Then the voice in my head -

'You're new to this - Keep it simple stupid'

It seems most ND's I read about happen when the mag is released and there's still one in the chamber. A cylinder is easier to inspect - the weapon can be made safe in one motion rather than two.

I know the four laws, and will be taking classes. The only true safety is between my ears, but I'd like to stack the deck so I can enjoy shooting and still be safe.

I'm new so if anything doesn't make sense, I apologize.

Thanks for the advice,
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Old December 6, 2005, 02:45 PM   #10
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Lets abandon the gross data collection for a moment and focus on your needs.

How do you expect to use the firearm? CCW? Field gun? Hunting? Nightstand gun?

Will other family members be expected to use it in an emergency?

Do you have other firearms? Are you comfortable with their workings?

That influences the decision (at least in my mind) more so than a AD/ND poll.
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Old December 6, 2005, 03:00 PM   #11
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This is a topic that gets people excited, evidently, judging from replies to a post of my on the subject of accidental discharges. But please don't make comments about my use of the word accidental. If it goes off either by machanical malfunction, being dropped, or you pulling the trigger when you didn't think it was loaded, it is an accident, either unintentional, negligence or whatever. I have had a rifle discharge upon a round being chambered, which I would take to be a mechanical fault. It was a very old .22 rimfire. I have also had an unintentional discharge with a revolver but never with an automatic pistol. So it is only a theory that a revolver is safer.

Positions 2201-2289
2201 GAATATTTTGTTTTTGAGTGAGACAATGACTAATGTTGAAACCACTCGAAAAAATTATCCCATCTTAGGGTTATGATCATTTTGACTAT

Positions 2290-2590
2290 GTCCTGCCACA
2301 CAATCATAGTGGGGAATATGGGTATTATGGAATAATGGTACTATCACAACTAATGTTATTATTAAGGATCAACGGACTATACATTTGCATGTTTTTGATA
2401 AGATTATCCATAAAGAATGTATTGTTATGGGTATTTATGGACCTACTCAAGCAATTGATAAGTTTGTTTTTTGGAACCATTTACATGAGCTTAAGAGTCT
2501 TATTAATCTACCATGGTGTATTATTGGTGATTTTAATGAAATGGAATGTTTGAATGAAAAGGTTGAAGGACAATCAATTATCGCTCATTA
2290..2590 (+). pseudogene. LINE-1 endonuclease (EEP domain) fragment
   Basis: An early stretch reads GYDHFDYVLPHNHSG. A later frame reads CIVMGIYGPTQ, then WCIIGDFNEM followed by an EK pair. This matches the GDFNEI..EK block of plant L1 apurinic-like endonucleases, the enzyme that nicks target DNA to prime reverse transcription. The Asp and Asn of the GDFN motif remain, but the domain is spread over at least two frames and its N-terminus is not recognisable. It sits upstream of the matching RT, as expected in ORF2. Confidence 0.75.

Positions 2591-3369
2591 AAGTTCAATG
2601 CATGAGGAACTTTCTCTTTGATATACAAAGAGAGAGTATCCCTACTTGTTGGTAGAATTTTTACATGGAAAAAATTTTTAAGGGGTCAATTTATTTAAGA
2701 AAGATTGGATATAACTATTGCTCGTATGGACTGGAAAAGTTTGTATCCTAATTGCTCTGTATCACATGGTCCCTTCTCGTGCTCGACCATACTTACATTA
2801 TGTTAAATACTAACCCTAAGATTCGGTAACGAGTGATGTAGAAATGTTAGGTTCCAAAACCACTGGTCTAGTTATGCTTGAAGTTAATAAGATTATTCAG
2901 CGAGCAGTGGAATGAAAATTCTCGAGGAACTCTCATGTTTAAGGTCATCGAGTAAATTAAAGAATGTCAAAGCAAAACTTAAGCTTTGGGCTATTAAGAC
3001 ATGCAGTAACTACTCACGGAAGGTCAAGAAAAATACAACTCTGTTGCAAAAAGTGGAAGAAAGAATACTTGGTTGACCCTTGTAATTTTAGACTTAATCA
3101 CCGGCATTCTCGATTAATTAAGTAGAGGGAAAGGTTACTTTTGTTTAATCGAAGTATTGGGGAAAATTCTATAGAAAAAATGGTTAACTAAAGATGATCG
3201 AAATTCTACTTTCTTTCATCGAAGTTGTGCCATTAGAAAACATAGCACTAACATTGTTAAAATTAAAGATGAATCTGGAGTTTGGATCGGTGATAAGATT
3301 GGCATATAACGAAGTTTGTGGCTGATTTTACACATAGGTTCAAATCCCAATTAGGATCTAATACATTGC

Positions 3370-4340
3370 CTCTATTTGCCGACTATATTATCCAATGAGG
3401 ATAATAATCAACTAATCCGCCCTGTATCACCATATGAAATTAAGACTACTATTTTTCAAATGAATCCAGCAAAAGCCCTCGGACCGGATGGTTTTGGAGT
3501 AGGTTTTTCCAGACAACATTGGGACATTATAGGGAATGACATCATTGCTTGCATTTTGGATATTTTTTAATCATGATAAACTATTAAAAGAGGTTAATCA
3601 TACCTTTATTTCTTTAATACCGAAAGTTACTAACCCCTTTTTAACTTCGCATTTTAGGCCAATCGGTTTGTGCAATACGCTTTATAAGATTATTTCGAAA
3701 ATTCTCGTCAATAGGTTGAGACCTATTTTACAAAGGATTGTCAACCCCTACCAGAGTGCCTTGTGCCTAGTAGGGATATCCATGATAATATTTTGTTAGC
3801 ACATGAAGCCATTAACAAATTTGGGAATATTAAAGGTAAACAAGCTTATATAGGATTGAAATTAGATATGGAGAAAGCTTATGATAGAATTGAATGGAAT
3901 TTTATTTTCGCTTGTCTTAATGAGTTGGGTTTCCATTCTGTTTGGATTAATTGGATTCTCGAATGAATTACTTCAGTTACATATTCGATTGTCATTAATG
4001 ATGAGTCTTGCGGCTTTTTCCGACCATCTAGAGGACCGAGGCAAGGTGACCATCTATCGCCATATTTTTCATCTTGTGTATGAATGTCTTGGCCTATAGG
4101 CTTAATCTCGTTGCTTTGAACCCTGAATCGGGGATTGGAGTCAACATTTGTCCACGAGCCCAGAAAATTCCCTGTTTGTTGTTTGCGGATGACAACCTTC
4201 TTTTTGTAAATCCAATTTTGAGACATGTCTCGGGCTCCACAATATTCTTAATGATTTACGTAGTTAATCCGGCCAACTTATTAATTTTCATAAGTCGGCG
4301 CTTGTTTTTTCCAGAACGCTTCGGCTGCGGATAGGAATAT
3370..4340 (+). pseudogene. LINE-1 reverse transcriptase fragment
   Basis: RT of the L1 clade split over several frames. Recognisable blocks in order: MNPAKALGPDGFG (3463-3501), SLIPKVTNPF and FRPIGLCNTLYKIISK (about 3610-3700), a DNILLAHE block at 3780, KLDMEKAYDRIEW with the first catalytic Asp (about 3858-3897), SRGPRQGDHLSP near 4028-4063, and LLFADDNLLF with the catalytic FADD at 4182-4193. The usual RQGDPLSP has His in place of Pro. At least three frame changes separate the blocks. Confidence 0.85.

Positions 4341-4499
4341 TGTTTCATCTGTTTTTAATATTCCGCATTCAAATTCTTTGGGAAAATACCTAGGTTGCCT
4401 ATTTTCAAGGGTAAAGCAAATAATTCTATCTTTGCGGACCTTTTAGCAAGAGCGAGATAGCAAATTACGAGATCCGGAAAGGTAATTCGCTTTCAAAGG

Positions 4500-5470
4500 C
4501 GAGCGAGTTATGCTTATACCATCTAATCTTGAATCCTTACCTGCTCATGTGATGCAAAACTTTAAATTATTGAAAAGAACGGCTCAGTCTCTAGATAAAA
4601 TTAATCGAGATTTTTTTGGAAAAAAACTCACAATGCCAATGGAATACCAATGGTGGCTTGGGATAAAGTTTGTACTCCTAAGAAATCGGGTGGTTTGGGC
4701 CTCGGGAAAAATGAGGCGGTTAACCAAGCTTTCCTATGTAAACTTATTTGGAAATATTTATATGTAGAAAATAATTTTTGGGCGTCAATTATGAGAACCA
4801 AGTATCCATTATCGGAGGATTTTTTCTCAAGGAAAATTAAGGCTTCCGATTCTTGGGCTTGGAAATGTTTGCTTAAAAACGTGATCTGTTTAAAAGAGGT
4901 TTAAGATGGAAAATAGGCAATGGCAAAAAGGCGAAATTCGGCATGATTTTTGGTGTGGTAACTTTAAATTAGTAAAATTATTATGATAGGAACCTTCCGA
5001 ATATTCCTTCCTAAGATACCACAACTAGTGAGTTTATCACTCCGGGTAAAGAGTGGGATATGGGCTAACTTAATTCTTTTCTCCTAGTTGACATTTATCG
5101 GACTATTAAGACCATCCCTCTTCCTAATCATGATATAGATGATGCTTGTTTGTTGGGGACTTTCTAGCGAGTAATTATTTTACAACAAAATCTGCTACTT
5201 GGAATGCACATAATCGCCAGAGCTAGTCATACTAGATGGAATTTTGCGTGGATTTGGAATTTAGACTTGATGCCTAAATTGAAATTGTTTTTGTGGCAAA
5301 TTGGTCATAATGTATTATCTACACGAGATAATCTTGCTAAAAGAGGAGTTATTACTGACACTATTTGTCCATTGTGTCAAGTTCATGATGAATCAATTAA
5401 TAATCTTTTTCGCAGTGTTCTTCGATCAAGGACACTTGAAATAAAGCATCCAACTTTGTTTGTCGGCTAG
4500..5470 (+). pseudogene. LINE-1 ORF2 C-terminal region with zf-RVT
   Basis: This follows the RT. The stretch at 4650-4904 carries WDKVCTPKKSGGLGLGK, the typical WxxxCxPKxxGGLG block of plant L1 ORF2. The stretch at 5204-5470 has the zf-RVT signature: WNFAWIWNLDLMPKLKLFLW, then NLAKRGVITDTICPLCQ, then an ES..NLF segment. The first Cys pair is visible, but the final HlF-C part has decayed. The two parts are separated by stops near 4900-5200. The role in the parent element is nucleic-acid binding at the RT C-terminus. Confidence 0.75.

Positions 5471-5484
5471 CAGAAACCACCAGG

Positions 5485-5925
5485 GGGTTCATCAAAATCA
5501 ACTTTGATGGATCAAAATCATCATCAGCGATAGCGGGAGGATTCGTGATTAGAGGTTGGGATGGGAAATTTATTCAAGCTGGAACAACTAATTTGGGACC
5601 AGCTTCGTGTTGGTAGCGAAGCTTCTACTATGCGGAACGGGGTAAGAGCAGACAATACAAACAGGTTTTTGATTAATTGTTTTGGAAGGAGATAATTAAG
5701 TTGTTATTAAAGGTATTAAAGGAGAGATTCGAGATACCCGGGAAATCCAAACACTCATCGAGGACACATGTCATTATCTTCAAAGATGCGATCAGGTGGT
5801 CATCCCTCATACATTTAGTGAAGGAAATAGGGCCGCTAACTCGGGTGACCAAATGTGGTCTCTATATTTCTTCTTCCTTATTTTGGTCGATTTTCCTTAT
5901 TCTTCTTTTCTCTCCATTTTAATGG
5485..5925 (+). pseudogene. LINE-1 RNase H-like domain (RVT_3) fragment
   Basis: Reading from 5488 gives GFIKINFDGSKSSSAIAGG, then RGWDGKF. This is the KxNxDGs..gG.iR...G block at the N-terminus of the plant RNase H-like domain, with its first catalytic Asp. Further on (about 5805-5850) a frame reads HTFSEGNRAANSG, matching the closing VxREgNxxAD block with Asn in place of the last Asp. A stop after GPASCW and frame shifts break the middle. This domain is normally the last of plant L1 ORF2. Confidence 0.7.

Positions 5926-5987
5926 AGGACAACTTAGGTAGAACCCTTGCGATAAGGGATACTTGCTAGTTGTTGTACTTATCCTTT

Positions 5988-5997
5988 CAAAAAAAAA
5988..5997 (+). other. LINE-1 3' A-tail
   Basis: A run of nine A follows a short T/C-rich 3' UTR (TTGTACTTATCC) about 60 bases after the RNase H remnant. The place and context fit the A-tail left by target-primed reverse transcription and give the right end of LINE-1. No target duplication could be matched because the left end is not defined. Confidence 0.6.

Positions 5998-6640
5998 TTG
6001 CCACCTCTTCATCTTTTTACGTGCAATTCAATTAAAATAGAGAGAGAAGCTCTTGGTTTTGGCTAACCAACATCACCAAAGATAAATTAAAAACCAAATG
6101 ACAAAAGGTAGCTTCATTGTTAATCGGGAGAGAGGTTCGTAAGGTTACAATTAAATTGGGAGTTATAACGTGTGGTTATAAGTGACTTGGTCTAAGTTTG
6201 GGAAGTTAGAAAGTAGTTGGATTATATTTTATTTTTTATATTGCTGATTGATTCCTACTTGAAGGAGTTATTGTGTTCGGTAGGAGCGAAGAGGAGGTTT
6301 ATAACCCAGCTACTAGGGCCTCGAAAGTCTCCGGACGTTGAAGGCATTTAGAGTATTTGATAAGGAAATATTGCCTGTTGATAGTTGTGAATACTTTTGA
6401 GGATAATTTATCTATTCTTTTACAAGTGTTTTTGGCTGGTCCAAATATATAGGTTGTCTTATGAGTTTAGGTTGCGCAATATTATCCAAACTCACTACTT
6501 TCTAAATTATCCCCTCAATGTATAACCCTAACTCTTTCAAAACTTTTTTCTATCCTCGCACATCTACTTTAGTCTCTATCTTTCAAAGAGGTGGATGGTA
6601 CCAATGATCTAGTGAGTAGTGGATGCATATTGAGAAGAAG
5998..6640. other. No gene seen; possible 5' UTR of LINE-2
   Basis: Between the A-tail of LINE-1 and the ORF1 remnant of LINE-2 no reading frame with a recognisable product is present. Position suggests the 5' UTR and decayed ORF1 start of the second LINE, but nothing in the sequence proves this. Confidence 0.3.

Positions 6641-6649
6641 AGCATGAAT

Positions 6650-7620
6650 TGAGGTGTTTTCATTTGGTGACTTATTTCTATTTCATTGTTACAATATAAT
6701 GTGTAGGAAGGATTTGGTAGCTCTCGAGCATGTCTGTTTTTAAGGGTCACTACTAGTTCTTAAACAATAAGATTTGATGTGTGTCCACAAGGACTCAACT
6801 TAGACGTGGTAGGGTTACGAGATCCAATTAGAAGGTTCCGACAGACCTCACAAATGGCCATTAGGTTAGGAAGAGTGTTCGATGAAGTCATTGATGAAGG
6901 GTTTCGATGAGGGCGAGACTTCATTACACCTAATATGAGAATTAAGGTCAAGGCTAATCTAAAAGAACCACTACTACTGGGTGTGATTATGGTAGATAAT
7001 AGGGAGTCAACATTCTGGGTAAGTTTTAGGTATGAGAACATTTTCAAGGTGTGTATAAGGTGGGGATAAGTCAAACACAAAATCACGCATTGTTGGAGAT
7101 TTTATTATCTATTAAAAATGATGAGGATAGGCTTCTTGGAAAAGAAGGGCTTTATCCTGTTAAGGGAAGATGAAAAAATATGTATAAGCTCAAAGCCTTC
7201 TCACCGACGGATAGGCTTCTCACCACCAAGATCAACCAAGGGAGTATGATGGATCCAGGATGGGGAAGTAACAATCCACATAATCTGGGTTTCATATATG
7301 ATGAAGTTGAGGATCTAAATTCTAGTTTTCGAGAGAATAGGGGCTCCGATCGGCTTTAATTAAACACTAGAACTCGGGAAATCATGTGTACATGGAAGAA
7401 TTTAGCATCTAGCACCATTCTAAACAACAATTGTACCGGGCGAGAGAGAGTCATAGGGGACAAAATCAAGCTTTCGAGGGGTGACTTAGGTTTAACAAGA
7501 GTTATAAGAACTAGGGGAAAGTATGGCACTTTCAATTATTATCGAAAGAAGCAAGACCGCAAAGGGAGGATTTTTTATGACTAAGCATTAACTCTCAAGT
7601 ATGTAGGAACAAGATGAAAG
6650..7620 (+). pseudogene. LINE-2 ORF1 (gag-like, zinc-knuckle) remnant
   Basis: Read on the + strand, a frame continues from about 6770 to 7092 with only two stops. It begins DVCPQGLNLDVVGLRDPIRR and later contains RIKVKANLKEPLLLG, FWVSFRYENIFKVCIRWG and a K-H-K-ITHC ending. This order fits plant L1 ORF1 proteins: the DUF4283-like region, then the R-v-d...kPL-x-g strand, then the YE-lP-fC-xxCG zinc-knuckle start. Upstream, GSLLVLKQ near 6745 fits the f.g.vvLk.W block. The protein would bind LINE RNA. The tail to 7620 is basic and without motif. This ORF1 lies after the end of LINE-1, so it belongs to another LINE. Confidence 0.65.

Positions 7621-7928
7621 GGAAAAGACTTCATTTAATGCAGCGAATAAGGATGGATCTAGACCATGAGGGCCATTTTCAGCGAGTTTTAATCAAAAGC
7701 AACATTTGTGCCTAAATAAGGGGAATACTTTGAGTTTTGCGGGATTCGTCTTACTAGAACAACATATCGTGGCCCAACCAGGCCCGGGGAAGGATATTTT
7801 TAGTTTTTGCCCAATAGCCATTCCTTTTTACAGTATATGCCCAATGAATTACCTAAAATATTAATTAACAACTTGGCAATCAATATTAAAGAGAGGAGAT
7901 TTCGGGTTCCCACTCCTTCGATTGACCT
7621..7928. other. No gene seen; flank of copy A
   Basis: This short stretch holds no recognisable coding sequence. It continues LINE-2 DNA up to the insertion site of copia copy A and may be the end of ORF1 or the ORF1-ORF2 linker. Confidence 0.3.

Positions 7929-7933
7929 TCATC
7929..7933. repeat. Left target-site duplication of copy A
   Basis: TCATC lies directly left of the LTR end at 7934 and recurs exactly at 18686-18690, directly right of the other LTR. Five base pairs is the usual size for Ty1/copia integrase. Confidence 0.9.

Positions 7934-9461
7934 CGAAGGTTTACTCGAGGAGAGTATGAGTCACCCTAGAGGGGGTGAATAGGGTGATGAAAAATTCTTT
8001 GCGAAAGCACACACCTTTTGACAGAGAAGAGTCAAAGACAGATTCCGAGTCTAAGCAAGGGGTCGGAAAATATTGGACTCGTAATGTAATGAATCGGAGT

Be that as it may, don't fall into this trap, so beloved of those who would limit or prohibit entirely private firearm ownership. You don't need a reason to own a firearm and it not irresponsible to own one without taking an advanced firearms course from an NRA certified instructor, much less a course at Gunsite. I have got the impression that many "gun people" believe you should only own a gun if you can fire expert on the range.

This is not to say a little instruction would not be useful. In fact, it would be very useful sometimes but you will quickly discover that there are different shooting schools that are, frankly, competitive in their teaching. Anyhow, this is to me reflective of a certain trend at the moment of only allowing professionals to do anything, and there is a certain amount of that behind the anti-gun movement. The general trend is that no one should be allowed to do anything for themselves (or anyone else) without a license and permit.